The Rainbow Network is unique. There are several things that set us apart from most Christian missions:
- We are interdenominational. We have financial support from churches representing 17 denominations, including Catholic and Protestant.
- Our approach to the people in the very poor and remote rural communities of Nicaragua that we serve is that we are all brothers and sisters in Christ. How can we help? Let's roll up our sleeves and go to work! We are known as Christians by our work not by our preaching. We do not ask people what church they go to or try to convert them to a different church. We simply partner with them to change and save lives in very real basic ways.
- The basis of all of our work in every community is our community organizations. When we start working in an area we start with town hall type meetings that are very well attended. We discuss how we might work together at these meetings, and ask many details about the conditions in the community. We ask about schools and the number of kids that attend, the literacy of the adults, how many homes have cement floors, how often they eat meat and what, how often or if ever a doctor visits the community and if any modern meds are available. We ask about drinking water, bus service and many other things.
After 3 - 4 of these meetings, we will tell the people we would like to work with them, and ask them to vote on an invitation for us to do just that. We then elect a committee of 10 - 15 residents. This committee (we usually have to teach people how to work on a committee) forms sub-committees for each of our four areas of work, Healthcare, Education, Economic Development and Housing. Our staff then works through this committee as we work our projects in each community.
Committees meet monthly and we continue to have town hall meetings every six months in each community. Our success and accomplishments in every community depend a great deal on the ability and function of these Rainbow Network Committees! On any given day we will have 1,500 or more volunteers and committee members working on Rainbow Network projects within their own communities!
- Most missions will operate a school or two or perhaps a medical clinic or two. Our approach is different. We combine or “network” all of our projects together. We operate 410 grade schools with an average of 9,000 students in attendance. We have high school scholarships, there are no high schools in these communities so we offer 1,000+ scholarships to go to high school in a nearby city. We operate medical clinics with 11 full-time Nicaraguan physicians visiting each of the 144 communities we serve. We also operate a significant program in small business loans in each of these communities with more than 5,000 loans outstanding at a time. We build hundreds of simple cement block homes that replace some version of a scrap built or mud and stick hut. We "network" all of these projects together for both management and financial efficiency and the betterment of the communities. Each of the communities we work in can participate in our programs of Economic Development (micro-enterprise loans), Education, Housing and Healthcare.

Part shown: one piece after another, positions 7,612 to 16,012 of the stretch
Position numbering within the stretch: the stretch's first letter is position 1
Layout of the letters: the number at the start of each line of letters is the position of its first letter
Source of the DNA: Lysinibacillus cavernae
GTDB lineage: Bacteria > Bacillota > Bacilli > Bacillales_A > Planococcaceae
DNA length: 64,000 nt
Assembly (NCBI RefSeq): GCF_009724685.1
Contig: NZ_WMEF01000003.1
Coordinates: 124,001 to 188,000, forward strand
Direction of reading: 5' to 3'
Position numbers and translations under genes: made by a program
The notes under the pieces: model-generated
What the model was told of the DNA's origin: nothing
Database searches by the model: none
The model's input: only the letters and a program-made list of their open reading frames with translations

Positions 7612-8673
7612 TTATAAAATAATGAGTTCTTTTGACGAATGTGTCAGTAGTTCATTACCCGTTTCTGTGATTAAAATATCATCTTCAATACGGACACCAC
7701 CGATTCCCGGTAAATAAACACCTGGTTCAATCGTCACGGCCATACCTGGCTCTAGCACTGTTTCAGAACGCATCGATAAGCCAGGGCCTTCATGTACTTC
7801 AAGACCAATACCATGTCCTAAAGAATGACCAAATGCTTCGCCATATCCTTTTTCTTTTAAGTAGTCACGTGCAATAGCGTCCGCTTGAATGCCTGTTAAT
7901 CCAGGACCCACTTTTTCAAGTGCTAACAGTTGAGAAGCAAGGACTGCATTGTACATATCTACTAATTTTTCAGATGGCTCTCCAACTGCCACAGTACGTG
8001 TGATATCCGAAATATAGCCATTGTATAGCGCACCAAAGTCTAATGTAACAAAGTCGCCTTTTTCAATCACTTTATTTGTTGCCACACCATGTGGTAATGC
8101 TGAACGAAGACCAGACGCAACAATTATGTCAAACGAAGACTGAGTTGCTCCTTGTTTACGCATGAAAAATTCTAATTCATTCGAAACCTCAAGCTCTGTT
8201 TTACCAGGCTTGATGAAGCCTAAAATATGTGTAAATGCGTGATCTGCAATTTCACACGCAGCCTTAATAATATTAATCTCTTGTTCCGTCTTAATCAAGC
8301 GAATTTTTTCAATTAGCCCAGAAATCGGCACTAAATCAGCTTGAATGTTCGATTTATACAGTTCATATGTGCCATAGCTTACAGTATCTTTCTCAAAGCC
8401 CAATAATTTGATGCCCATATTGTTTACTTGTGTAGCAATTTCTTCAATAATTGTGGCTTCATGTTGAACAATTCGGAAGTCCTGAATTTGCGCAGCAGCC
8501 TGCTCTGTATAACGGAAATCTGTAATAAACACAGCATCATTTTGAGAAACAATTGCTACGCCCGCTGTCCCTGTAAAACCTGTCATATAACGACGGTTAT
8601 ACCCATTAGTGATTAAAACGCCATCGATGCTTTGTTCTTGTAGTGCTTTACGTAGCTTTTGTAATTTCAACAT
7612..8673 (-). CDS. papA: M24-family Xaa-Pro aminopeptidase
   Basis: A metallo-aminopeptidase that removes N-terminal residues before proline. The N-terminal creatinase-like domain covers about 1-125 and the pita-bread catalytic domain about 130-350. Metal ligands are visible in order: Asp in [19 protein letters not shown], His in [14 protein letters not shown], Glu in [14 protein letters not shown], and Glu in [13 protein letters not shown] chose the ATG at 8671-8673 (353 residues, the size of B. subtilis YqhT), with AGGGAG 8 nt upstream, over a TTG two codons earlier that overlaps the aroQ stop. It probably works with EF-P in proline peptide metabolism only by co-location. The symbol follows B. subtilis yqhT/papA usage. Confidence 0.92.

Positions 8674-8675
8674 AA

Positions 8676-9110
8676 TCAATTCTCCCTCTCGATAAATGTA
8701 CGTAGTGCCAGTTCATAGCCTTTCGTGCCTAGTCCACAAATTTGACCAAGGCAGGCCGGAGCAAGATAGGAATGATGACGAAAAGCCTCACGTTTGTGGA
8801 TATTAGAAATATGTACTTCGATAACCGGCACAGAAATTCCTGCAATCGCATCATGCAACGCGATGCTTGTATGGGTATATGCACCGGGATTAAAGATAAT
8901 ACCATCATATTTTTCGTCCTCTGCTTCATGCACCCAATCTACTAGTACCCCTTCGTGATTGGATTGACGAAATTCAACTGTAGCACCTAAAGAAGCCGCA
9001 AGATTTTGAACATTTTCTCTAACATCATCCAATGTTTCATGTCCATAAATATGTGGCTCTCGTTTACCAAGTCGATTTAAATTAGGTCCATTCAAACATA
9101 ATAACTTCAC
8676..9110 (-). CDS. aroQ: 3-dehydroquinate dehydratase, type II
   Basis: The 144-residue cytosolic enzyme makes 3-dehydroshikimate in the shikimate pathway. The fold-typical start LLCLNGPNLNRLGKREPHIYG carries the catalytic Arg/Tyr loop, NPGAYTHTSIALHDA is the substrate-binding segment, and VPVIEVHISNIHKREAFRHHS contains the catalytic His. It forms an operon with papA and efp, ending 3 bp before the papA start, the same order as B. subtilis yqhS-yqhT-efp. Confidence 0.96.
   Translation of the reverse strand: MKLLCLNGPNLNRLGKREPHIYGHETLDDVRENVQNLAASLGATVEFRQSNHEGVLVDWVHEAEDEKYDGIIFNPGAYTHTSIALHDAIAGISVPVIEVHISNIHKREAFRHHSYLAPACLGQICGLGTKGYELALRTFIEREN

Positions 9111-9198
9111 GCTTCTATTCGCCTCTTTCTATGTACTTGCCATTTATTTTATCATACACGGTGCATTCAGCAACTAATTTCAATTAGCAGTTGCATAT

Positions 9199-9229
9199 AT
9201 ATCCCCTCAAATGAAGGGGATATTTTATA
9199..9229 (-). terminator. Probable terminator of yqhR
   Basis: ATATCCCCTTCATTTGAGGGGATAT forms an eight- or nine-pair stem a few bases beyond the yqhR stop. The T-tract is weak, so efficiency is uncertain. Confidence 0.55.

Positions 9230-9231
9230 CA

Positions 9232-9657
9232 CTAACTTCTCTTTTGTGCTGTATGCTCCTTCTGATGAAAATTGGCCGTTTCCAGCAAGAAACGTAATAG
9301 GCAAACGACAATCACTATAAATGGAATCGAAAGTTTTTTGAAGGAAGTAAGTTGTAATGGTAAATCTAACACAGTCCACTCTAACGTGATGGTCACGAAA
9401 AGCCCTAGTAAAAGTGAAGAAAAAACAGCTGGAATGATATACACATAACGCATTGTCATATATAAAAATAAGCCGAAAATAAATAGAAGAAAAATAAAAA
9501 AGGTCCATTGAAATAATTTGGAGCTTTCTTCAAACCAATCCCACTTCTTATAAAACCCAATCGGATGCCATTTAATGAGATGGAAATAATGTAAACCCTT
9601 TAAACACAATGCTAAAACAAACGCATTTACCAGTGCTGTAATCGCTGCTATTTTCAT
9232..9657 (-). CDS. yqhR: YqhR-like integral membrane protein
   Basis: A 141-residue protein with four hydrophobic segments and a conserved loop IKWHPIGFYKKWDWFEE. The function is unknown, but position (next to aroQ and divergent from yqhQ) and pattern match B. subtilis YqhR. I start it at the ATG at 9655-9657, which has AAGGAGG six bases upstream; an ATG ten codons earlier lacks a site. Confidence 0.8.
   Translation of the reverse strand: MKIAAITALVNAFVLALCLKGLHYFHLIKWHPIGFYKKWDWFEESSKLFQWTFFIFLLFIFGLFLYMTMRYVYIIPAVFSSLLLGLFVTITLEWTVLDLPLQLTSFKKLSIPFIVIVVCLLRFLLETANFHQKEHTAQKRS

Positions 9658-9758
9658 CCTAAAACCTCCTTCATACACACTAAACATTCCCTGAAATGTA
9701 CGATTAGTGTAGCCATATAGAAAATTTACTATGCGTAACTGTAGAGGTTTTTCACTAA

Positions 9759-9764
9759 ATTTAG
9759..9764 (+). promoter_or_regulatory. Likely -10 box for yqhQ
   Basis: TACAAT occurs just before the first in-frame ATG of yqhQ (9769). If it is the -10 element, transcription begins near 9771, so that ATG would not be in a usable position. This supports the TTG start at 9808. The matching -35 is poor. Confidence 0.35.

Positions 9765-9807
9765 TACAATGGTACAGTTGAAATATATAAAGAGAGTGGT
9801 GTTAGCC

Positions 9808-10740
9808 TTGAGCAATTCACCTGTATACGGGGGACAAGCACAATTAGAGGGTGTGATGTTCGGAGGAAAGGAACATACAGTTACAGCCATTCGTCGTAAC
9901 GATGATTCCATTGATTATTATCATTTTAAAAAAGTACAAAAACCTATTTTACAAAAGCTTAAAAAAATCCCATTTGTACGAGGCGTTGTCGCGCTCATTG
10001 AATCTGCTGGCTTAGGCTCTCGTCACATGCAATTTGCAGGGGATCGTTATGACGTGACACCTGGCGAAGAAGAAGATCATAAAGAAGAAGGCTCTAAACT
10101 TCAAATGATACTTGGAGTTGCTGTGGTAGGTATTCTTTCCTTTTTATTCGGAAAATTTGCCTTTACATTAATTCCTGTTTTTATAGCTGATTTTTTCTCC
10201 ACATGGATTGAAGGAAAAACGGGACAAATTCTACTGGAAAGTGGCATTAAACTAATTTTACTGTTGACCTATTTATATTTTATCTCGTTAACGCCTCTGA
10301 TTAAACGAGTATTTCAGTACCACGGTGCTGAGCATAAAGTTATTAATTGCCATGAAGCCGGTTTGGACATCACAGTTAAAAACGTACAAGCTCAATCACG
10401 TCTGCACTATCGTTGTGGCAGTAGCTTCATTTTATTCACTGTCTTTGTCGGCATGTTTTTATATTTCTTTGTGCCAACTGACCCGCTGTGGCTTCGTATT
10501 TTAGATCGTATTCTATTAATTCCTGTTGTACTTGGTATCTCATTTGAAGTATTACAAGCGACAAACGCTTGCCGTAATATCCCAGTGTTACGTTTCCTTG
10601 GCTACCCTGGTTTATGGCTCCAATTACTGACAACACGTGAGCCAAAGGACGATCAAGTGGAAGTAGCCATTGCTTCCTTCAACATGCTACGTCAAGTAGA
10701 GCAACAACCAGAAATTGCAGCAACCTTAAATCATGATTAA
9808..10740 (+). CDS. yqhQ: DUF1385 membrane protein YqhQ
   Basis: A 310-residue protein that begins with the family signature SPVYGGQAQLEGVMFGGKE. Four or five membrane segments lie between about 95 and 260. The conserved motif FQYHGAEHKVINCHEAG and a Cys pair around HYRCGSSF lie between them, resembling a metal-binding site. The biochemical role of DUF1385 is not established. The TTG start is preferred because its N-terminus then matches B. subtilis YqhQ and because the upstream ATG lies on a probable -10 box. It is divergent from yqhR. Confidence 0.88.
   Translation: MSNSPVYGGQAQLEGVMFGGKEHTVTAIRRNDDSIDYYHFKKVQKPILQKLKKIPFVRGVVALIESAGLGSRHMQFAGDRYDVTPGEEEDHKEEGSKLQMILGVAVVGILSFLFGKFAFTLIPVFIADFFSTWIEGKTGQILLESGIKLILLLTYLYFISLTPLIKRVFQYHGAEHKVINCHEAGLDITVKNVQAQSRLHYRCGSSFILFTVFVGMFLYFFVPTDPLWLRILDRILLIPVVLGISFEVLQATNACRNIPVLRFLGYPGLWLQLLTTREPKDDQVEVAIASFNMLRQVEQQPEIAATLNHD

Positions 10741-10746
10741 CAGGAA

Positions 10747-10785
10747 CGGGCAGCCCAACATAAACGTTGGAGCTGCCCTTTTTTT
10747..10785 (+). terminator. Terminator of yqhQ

- Much of what we do requires the resident to pay back something. Our small loans have to be paid back. Our houses have to be paid for. The families help with the construction and then are charged only for the materials that go into the house. Today that is about $4,800. That amount is repaid to us, usually on a 25 year loan without any interest. Home owners usually participate in our small business loan program and pay for their house with the profits of a small business we teach them to operate.
Scholarship students are required to give two half-days per week of volunteer service to their community (often helping in our grade schools) in exchange for their scholarship. Our doctors charge a fee equal to 50 cents to $1 that includes the consultation and any and all medicines the patient needs. No one is refused medical treatment and about 15% are treated without any payment.
- Another thing that makes us unique is that we focus on one country with our work. We do not try to be "world-wide" or follow the last news crisis to a different country. There are many operational advantages to working within one country, with one language, one set of social customs, and one set of laws.
- All of our staff within Nicaragua are Nicaraguans. This is indeed a project for Nicaraguans, by Nicaraguans, and with Nicaraguans! We do not do this work to make North Americans feel good about themselves or their church, but rather to genuinely help with the long term development to some of the most desperately poor people in this hemisphere!